Friday, August 22, 2008

Twilight's Last Gleaming 2 -- review

Twilight's Last Gleaming 2 is the issue game from Strategy & Tactics No. 225, designed by Ty Bomba based on an earlier game by other designers in S&T No. 184 titled, naturally, Twilight's Last Gleaming.

The game scale is 100 meters per hex, each strength point represents about 50 soldiers or an artillery piece and every turn is 15 minutes to an hour.

There are three battles from the War of 1812 depicted, the Battle of the Thames on Oct. 5, 1813, Chippewa from July 5th, 1814 and Lundy's Lane from July 25th, 1814.

TWG2 at first glance appears to be a standard pseudo-Napoleon at War system basic wargame with locking zones of control, mandatory attacking and no stacking. It adds a couple of twists to that standard game system, however, to create a game that plays a bit different from that standard.

Perhaps the most significant departure from standard practice is that retreating units are allowed to retreat into an enemy ZOC if they have no other path available. This means that the usual SPI standard tactic of killing units by preventing them from retreating doesn't apply except in restrictive conditions such as when a unit is completely surrounded.

Another important departure from usual practice is found in the combat results. Exchange-type results (here called "BL" -- both lose) are based on steps lost, instead of combat strengths, which makes it possible to exchange a weak, 1-point unit for half the strength of a 12-point unit (which is flipped to its 6 SP side).

The combination of these two rules rewards very tactical and careful factor-counting play that sets up clever exchanges and forced counter attacks, although none of it resembles actual 19th century tactics very much.

Twilight's Last Gleaming would probably be just another forgettable magazine wargame, rarely played and mostly of interest to subject matter fans, except for the fact that it was chosen to be one of the games offered by the online service.

Unusually for a magazine game, this means there's an extensive record of plays which reveals the flaws and features of the games.

The Hexwar experience reveals that the Thames is a flawed scenario. While the historical result was a crushing military victory for the United States and the game will almost certainly see most of the Anglo-Canadian-Indian force destroyed, the victory conditions require the Americans to completely wipe out the ACI army. With proper play the ACI player can virtually guarantee this result. Only excellent U.S. play, ACI mistakes and very good luck for the Americans will give them a shot. So long as the ACI make sure to send a couple of Indian bands running off into the woods the U.S. can't win. Given that the U.S. side was the historical winner, this is a very odd state of affairs.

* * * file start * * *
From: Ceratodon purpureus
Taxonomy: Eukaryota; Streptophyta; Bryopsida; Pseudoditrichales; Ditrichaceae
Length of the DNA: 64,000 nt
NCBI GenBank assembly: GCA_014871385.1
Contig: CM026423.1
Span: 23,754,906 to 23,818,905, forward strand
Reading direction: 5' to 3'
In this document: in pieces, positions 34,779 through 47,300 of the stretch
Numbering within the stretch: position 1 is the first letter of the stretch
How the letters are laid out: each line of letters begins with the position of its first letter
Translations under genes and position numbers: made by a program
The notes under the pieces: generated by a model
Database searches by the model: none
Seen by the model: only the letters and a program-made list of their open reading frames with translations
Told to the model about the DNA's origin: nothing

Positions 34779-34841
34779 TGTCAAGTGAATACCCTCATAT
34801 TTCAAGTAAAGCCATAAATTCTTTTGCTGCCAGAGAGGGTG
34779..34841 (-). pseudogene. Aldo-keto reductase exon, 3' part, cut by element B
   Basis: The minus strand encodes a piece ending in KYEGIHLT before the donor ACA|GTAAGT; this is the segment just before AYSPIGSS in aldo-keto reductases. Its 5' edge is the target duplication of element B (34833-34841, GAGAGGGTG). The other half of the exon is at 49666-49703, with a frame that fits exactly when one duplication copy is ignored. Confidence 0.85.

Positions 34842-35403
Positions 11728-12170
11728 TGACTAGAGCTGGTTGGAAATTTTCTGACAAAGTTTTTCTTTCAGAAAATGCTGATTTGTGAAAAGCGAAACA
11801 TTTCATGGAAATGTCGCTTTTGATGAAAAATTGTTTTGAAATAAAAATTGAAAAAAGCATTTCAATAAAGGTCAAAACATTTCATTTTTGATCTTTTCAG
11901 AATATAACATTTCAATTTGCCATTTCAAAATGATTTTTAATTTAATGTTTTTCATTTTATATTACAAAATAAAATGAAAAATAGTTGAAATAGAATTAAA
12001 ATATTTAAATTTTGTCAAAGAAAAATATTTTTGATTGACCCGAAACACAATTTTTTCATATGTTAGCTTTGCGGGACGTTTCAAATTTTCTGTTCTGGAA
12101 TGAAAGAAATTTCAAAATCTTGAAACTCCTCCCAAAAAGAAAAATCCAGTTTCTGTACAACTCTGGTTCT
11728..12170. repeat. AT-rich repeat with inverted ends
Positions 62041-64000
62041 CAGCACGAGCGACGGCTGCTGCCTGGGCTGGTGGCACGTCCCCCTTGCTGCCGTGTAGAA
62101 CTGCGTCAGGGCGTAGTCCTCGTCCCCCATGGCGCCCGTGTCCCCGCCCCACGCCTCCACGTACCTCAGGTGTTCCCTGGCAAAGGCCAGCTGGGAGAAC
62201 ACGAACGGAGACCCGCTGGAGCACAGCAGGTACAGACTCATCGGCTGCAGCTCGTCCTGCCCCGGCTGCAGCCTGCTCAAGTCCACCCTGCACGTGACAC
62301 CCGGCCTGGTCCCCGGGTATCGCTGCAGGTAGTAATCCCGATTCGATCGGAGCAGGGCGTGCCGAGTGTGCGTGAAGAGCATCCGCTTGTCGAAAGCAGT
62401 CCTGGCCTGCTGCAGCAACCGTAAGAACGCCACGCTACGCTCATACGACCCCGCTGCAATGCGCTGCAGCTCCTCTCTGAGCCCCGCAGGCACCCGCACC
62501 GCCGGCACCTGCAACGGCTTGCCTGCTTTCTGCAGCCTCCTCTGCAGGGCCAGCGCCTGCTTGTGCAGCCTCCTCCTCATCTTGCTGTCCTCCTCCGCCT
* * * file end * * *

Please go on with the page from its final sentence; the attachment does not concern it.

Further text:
While The Thames is broken, the Chippewa scenario is a nicely-balanced little gem of a game. Only five turns long and free-wheeling, it's an exciting contest between quality and quantity. The British force has a few very strong units supported by a handful of weaker ones. The U.S. force is larger, but each individual unit is weaker and because there's no stacking, the American player will have trouble concentrating his fighting power. The bane for the British is the BL result, so a bad die roll or two can quickly gut their combat power. Not only do their strong regiments lose half their strength, but when reduced they lose a special "bayonet charge" bonus that is worth a two-column shift on the CRT.

The third battle has the potential for being the most interesting, but no version has appeared as yet. Lundy's Lane was one of the bloodiest battles fought in North America before the Civil War. It was a knock-down, drag-out fight between two evenly matched armies.

While both sides are similar in strength (69 US vs. 66 ACI) and steps (25 US vs. 28 ACI) they differ considerably in the distribution of those factors.

The American force is fairly consistent, with all but one of the infantry regiments having 4-9 SPs. There's just one 1SP infantry unit, along with a 2 SP dragoon and three artillery sections with 2 SP each.

The Anglo-Canadian-Indian army, in contrast, is an army of extremes. It has a core of five strong regiments with 6 or 8 strength points, but most of the army's infantry is made up of 1 or 2 SP 1-step militia units (an even dozen of them) Rounding out the OB is a 3 SP 1-step infantry unit, a 5 SP 1-step Indian, a couple of 1-step dragoons and two artillery units, one of which is immobile.

The victory conditions are straightforward and brutal: whoever holds the hex with the immobile British battery wins. Losses are irrelevant.

It's unfortunate that the Thames scenario is broken and that Hexwar doesn't yet offer Lundy's Lane, because the game does have potential. Currently that potential is only realized by the Chippewa scenario, which provides an interesting and balanced short game.

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